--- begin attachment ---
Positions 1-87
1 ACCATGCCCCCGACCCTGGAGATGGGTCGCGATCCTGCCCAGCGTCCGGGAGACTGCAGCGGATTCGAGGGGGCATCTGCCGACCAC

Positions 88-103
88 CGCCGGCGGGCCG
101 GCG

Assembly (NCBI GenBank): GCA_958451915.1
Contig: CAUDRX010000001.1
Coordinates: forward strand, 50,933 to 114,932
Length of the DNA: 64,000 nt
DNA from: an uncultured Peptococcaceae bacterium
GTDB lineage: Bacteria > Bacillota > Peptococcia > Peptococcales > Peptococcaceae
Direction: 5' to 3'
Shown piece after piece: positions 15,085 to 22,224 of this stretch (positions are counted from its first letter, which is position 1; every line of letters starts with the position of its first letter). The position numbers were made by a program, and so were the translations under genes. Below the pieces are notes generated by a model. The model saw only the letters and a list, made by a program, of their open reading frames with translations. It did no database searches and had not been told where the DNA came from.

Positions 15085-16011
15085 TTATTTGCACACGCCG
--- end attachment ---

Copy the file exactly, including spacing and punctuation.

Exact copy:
Positions 1-87
1 ACCATGCCCCCGACCCTGGAGATGGGTCGCGATCCTGCCCAGCGTCCGGGAGACTGCAGCGGATTCGAGGGGGCATCTGCCGACCAC

Positions 88-103
88 CGCCGGCGGGCCG
101 GCG

Assembly (NCBI GenBank): GCA_958451915.1
Contig: CAUDRX010000001.1
Coordinates: forward strand, 50,933 to 114,932
Length of the DNA: 64,000 nt
DNA from: an uncultured Peptococcaceae bacterium
GTDB lineage: Bacteria > Bacillota > Peptococcia > Peptococcales > Peptococcaceae
Direction: 5' to 3'
Shown piece after piece: positions 15,085 to 22,224 of this stretch (positions are counted from its first letter, which is position 1; every line of letters starts with the position of its first letter). The position numbers were made by a program, and so were the translations under genes. Below the pieces are notes generated by a model. The model saw only the letters and a list, made by a program, of their open reading frames with translations. It did no database searches and had not been told where the DNA came from.

Positions 15085-16011
15085 TTATTTGCACACGCCG